What Is An Oxford Comma, And Should You Be Using it?

Lynne Truss, the author of the well-known English grammar book Eats Shoots & Leaves, once said “There are people who embrace the Oxford comma, and people who don’t, and I’ll just say this: never get between these people when drink has been taken.” The Oxford comma, also known as the serial comma, series comma, or Harvard comma, is the final comma in a list of three or more things. Should you use this comma? Why is it so controversial? Let’s learn about this little punctuation mark that is a flashpoint for grammar arguments.

What Is An Oxford Comma?

The Oxford comma, which takes its name because its use is recommended by the Oxford Style Manual, is used in lists (or series) of three or more things.

For example:

For lunch I had an apple, a sandwich, and a soda.

The same sentence without the Oxford comma would read:

For lunch I had an apple, a sandwich and a soda.

This doesn’t seem particularly controversial or difficult, right? Both sentences look fine. People who don’t like the Oxford comma think it is unnecessary. However, advocates for the Oxford comma will argue that it is necessary for clarity.

Let us take an example:

           Mary invited the strippers, JFK and Stalin.

Without the Oxford comma, the reader is left wondering if JFK and Stalin are the strippers or if the strippers were invited in addition to the famous leaders, JFK and Stalin. Another famous example is the sentence:

This book is dedicated to my parents, Ayn Rand and God.

Are Ayn Rand and God the parents of the author of this book? My goodness!

These two examples seem like clear arguments for the Oxford comma. In these sentences, inserting a comma between “JFK and Stalin” and “Ayn Rand and God” removes any doubt and easily solves the problem.

So Why Not Use the Oxford Comma?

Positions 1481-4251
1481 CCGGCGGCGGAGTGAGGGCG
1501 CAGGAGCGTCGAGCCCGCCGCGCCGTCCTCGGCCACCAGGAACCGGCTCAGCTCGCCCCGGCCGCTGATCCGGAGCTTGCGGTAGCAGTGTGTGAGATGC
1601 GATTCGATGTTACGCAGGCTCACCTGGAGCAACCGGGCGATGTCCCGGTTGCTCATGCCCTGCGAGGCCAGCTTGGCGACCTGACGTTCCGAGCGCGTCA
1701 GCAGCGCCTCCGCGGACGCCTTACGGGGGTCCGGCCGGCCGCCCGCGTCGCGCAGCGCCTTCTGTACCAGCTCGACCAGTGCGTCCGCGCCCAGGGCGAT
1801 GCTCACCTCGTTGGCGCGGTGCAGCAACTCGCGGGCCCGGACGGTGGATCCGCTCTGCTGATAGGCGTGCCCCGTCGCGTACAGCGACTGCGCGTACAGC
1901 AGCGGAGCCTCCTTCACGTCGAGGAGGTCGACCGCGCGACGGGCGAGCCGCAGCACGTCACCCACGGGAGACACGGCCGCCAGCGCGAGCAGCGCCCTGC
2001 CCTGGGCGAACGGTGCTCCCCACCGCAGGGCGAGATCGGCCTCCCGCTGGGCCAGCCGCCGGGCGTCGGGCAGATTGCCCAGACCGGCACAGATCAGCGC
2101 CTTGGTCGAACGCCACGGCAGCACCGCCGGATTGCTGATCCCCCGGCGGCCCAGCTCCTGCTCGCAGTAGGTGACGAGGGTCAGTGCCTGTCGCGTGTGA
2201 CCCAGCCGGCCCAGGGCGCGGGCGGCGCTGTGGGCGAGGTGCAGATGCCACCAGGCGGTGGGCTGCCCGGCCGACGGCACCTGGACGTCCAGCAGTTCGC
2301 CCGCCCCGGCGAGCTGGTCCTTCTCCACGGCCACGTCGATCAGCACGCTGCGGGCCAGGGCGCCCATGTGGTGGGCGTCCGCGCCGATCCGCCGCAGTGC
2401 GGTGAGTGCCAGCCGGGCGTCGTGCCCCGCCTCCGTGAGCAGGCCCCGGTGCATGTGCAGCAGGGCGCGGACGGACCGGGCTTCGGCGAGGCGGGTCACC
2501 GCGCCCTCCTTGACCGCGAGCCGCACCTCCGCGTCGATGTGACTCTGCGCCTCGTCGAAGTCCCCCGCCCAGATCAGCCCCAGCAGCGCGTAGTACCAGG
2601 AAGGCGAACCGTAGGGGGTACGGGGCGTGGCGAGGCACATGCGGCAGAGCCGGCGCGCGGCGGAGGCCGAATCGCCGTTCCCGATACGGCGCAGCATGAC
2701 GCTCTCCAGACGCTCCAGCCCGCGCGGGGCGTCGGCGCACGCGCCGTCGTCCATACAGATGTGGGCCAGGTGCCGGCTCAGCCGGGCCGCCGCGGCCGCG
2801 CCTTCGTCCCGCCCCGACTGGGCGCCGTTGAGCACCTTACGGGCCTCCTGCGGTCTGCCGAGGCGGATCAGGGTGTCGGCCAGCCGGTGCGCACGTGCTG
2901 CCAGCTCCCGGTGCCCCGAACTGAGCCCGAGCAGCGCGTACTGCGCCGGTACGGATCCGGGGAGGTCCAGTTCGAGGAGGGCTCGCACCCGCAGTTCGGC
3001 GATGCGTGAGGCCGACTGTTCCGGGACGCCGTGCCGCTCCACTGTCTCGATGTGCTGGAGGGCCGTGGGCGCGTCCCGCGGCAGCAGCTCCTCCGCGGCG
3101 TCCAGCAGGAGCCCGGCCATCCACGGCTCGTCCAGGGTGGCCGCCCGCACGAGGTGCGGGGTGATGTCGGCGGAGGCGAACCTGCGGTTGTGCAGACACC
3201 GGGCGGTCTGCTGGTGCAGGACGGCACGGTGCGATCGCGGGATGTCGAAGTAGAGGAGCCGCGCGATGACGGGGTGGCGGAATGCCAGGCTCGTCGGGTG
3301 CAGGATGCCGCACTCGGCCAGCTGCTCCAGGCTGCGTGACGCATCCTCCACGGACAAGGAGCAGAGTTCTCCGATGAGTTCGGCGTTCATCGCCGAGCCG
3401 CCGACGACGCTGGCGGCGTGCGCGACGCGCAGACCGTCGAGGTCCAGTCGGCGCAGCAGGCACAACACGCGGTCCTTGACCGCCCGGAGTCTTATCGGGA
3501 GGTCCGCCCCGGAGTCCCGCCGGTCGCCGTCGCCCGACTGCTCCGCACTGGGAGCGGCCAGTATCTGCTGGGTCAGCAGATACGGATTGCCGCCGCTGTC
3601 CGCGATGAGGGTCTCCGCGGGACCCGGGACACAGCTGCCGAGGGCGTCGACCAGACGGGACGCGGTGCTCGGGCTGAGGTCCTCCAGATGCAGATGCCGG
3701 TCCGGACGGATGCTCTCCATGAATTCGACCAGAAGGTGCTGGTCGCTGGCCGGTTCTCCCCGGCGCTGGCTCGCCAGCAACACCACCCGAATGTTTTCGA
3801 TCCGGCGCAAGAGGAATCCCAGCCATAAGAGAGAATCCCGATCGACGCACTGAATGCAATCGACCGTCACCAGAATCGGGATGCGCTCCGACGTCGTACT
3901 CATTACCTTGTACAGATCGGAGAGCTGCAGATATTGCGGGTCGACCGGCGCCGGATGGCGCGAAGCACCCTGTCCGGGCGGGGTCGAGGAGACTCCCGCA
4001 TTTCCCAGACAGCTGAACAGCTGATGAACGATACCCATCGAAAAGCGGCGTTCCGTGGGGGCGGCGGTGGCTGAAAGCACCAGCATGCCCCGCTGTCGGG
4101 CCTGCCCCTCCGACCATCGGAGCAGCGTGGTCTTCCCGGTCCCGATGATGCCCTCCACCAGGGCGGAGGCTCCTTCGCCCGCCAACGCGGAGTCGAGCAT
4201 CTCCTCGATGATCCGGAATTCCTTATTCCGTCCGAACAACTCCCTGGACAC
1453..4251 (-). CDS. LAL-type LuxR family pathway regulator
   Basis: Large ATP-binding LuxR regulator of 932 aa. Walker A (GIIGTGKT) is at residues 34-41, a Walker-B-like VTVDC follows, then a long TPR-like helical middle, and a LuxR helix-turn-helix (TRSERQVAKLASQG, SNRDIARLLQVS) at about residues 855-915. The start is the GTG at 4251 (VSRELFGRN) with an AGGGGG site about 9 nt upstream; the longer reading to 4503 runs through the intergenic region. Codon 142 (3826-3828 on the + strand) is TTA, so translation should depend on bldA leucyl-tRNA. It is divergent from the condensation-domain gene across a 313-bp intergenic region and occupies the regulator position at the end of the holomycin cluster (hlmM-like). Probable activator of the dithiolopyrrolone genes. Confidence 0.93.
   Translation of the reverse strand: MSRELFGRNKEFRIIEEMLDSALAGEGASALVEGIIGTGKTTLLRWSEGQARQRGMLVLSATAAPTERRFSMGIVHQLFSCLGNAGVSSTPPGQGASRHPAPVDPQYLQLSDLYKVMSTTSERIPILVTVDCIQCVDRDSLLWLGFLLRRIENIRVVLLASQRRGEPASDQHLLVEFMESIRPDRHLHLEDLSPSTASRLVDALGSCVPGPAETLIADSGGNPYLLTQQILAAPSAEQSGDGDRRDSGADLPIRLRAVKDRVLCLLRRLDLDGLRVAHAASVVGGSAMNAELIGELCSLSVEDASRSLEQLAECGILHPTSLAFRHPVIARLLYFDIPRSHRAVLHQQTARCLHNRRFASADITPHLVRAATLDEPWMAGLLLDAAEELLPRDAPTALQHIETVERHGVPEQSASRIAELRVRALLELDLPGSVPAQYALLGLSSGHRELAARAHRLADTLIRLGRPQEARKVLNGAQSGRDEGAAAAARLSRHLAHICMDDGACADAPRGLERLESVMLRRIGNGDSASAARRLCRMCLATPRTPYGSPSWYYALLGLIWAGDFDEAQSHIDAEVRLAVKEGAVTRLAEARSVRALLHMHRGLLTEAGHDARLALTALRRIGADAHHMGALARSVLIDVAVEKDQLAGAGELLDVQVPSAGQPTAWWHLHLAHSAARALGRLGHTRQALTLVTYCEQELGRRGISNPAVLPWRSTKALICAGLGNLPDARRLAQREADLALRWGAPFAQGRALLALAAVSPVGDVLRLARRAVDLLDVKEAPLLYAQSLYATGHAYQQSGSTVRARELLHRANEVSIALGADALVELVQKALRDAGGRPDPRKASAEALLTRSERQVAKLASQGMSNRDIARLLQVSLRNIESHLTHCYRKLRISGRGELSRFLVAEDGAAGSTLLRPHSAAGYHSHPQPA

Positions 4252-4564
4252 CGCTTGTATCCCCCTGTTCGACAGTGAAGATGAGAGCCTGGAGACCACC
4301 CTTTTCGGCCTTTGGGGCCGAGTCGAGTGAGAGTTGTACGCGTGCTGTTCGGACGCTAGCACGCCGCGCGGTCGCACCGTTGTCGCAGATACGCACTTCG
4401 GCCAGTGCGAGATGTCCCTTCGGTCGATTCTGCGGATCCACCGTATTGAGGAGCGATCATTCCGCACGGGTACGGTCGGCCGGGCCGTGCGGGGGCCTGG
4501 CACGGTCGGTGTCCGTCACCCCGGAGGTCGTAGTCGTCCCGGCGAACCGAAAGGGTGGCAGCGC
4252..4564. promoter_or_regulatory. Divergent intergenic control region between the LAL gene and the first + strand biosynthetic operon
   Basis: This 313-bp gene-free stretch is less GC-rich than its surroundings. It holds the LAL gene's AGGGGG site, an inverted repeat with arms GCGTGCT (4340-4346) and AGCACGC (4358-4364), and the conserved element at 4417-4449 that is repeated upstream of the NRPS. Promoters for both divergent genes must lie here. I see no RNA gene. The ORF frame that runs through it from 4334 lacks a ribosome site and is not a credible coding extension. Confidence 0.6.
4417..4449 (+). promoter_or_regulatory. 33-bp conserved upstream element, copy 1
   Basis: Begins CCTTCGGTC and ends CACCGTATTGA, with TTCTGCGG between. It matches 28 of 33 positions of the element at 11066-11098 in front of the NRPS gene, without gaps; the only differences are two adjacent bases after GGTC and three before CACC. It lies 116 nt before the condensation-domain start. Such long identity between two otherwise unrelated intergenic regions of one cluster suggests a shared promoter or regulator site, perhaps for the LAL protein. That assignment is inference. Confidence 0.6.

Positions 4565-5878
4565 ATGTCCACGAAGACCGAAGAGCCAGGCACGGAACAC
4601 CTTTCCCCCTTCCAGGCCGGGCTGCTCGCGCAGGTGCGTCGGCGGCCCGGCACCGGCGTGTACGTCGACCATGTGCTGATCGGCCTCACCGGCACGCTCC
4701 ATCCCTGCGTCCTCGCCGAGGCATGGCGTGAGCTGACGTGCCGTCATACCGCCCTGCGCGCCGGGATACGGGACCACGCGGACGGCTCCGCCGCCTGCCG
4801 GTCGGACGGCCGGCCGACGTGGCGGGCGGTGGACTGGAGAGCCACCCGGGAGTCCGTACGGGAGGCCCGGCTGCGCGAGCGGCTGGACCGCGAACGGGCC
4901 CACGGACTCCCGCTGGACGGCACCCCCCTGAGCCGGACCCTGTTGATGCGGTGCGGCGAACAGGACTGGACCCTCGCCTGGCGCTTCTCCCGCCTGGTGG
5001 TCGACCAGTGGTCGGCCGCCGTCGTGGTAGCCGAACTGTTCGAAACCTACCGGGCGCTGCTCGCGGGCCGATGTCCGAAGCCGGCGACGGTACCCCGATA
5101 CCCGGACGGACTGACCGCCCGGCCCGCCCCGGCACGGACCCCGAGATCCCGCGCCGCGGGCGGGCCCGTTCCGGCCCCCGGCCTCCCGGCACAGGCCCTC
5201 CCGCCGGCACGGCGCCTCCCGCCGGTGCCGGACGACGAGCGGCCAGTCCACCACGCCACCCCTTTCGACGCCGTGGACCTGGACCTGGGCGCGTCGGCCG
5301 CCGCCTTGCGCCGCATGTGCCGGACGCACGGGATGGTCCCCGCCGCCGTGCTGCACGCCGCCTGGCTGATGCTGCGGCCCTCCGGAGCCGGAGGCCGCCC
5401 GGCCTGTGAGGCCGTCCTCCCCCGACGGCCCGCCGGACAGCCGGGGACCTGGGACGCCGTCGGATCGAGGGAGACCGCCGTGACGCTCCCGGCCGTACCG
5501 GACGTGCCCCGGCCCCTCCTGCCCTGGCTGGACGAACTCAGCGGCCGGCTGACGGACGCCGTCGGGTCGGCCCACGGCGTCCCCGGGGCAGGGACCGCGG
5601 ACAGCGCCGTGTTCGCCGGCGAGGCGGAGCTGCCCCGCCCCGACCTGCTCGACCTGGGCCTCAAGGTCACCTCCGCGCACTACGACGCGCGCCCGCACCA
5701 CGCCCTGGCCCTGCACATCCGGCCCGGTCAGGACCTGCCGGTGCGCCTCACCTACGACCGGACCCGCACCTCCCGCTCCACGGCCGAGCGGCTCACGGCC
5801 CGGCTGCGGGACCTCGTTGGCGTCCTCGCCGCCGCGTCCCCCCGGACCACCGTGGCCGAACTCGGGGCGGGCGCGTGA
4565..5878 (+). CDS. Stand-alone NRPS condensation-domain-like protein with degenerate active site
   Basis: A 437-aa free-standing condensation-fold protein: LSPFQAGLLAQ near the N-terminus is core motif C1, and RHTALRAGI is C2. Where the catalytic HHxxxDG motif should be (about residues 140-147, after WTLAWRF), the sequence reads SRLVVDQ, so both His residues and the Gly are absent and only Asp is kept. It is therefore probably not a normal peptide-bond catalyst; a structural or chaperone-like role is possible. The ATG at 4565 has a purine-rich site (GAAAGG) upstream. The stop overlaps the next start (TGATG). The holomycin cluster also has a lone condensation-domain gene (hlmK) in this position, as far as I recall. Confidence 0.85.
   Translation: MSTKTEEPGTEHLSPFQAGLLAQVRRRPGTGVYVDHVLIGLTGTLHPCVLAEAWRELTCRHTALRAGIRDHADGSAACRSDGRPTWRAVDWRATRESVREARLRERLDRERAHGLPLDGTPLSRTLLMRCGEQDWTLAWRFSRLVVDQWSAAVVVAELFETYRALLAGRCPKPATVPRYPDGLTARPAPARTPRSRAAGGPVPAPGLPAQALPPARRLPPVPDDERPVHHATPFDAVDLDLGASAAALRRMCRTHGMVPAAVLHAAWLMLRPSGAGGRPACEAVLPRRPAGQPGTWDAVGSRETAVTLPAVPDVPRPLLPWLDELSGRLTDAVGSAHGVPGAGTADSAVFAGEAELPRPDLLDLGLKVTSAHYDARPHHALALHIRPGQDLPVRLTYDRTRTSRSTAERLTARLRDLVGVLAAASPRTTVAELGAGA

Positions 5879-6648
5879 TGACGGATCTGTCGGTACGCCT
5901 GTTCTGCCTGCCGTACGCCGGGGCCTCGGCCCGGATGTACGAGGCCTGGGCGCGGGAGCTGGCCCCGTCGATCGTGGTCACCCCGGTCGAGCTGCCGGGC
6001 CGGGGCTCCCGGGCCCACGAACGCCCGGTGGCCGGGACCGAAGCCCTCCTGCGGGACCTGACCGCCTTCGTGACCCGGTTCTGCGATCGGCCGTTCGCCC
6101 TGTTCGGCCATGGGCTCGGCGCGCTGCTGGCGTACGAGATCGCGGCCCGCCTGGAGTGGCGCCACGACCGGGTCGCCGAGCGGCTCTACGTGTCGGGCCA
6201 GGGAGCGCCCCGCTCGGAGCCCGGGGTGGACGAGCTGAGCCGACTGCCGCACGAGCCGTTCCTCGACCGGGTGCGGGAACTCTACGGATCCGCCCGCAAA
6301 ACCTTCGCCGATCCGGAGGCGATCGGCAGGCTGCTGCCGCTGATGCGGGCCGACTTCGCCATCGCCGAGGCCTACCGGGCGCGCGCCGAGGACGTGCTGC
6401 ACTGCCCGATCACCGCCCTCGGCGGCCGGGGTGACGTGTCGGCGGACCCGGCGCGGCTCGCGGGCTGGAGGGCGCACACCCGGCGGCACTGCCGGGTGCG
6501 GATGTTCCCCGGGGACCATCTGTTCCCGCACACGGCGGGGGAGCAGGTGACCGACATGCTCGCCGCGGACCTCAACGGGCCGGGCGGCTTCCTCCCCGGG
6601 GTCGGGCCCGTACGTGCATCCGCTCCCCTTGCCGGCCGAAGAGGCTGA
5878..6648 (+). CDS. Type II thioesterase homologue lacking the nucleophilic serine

The examples above seem pretty clear: The Oxford comma can be very helpful. So why not use it?

First, it can be argued that the sentences above could simply be rewritten to achieve clarity.

For example:

            Mary invited JFK, the strippers and Stalin.

            This book is dedicated to God, my parents and Ayn Rand.

By simply rewriting these sentences, the ambiguity is removed, and we don’t need to use the Oxford comma.

In addition, there are some situations where using the Oxford comma can actually create ambiguity rather than resolve it. Let’s consider the following sentence.

They went to LA with Alex, a former criminal, and his wife.

This sentence is a bit of a mess. Is Alex a former criminal? Or did they go to LA with Alex and a former criminal and the former criminal’s wife? The inclusion of the Oxford comma means that the sentence can be read to mean both things because it can be mistaken for a set-off comma that is commonly used to include extra information in a sentence. Depending on how a sentence is written, the two types of commas can easily be confused. If we remove the Oxford comma in the sentence above, it becomes clear that the second interpretation is correct. However, if Alex is a former criminal and the comma is indeed a set-off comma, it would be better to rearrange the whole phrase like so: